Dec 11 - Fitch Ratings takes the following actions on San Rafael, California
(the city) bonds:
--$7.4 million San Rafael Joint Powers Authority lease revenue refunding bonds
series 2012 downgraded to 'AA-' from 'AA';
--$5 thousand San Rafael Joint Powers Authority lease revenue bonds series 2003
downgraded to 'AA-' from 'AA'; and
--Implied general obligation (GO) bond rating downgraded to 'AA' from 'AA+'.
The Rating Outlook is Stable.
The bonds are secured by lease rental payments from the city to the San Rafael
Joint Powers Financing Authority, subject to abatement, for use and occupancy of
a downtown parking structure constructed with the proceeds of the 2003 issuance
refunded by the 2012 transaction. The city has covenanted to annually budget and
appropriate for lease payments from the city's general funds, but has agreed to
first use parking fund revenues for this purpose. The parking enterprise is
self-supporting and has funded the annual lease payments since issuance.
KEY RATING DRIVERS
DOWNGRADE FOLLOWS CALIFORNIA CITIES REVIEW: The downgrade to 'AA' for the city's
implied GOs and 'AA-' for its lease revenue bonds reflects low pension funding
and reserve levels relative to similarly rated entities. Fitch's heightened
sensitivity to compensation-based expenditure pressures is discussed further in
its recent review of California cities (California Cities Snapshot; Revenue
Constraints and Rising Costs Will Continue to Pressure Ratings, Oct. 1, 2012,
available at www.fitchratings.com).
STRONG TAX BASE: San Rafael benefits from a large, diverse and affluent property
tax base that has largely maintained its value despite widespread housing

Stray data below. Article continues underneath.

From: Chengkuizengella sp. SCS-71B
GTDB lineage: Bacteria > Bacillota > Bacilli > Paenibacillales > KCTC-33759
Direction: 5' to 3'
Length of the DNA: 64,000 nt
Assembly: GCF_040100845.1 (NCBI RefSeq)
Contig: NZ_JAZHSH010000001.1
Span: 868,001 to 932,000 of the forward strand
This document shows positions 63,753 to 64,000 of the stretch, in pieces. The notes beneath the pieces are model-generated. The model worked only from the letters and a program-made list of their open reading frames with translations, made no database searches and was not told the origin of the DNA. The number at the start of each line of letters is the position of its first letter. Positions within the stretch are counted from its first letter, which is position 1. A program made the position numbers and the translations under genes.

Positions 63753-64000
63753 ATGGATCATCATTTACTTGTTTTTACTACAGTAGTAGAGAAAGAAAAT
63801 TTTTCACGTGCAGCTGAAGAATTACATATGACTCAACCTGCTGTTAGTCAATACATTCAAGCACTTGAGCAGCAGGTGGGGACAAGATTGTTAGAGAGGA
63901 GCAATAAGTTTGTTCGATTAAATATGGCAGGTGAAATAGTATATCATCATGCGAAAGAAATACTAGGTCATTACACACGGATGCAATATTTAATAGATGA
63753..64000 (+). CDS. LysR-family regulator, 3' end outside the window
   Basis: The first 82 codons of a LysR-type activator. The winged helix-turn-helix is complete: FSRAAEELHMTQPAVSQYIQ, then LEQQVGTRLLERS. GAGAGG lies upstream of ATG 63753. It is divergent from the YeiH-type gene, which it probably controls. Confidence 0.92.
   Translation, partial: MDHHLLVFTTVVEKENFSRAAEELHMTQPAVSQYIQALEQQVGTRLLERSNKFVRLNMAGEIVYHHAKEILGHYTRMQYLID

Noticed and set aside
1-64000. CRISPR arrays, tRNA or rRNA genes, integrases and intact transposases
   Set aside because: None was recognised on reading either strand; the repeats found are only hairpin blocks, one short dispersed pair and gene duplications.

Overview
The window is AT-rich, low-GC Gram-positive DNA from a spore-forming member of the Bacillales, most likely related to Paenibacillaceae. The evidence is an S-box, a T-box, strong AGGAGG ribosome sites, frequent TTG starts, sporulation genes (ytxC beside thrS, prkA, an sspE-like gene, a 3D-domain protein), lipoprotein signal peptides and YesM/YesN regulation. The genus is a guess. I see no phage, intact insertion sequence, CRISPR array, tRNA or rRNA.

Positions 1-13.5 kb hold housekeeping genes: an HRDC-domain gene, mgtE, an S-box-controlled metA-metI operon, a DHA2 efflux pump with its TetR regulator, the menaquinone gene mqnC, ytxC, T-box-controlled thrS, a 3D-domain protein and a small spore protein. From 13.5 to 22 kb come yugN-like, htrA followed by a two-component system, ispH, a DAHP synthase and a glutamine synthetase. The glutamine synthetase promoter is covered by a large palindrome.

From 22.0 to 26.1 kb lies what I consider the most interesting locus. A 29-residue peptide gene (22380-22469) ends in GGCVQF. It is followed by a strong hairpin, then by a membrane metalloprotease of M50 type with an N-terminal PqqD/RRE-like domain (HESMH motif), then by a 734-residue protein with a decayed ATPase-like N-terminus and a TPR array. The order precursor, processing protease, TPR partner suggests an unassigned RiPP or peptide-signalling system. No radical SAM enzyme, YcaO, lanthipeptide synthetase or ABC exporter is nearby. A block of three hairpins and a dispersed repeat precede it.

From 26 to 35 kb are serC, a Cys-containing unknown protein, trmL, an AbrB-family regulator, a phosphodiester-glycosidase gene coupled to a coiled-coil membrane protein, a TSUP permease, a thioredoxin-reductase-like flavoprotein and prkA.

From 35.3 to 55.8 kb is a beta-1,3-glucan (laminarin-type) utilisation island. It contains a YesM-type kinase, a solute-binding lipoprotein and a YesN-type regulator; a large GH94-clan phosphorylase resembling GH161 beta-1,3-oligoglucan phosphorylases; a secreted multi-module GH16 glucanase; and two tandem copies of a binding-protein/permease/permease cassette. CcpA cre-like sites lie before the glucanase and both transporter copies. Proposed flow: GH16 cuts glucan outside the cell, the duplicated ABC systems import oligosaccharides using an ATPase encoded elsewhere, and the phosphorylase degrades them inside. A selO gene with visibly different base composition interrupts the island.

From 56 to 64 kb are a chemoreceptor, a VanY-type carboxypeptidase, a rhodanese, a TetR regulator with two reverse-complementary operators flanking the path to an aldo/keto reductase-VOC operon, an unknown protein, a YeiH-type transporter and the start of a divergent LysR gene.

declines nationally. Assessed valuation levels in 2012 approached $175,000 per
capita. The city's wealth is also reflected in its high income levels, which
exceed state and national averages by substantial margins.
DIVERSE ECONOMY: San Rafael serves as a commercial and employment center within
Marin County, helping to diversify the local economy as well as the revenue
sources upon which the city relies.
SUBSTANTIAL PENSION OBLIGATIONS: Although the city has recently reduced benefits
available to new hires, it faces substantial ongoing costs for employee
pensions, which have contributed to recent strains on the city's finances.
FINANCIAL PROSPECTS UNCERTAIN: Management anticipates breakeven results for 2012
after three years of operating deficits, and the city adopted a balanced budget
for fiscal 2013. However, rising costs for retiree benefits, volatile revenues,
and relatively weak fund balances increase the potential for continued budget
LOW DEBT BURDEN: The city's debt levels are low and most debt service costs are
supported by non-general fund sources.
STABLE PROPERTY TAX BASE, VOLATILE SALES TAX HISTORY
San Rafael benefits from its location and participation in the greater San
Francisco Bay Area economy, and also serves as a local commercial and employment
center within Marin County, one of the wealthiest counties in the nation. The
city's property tax base has been largely insulated from the recent assessed
valuation declines experienced nationally, with a one-year decline of 1.4% in
2011 followed by a return to growth in 2012. Assessed value for this city of
roughly 58,000 exceeds $10 billion.
Total employment levels and unemployment rates have tracked national averages,
but compare favorably to state averages. Retail sales activity declined sharply
between 2008 and 2010, reducing sales tax receipts by 27%, but rose by 14% in
2011 and has shown continued growth in 2012. The city's reliance on the sales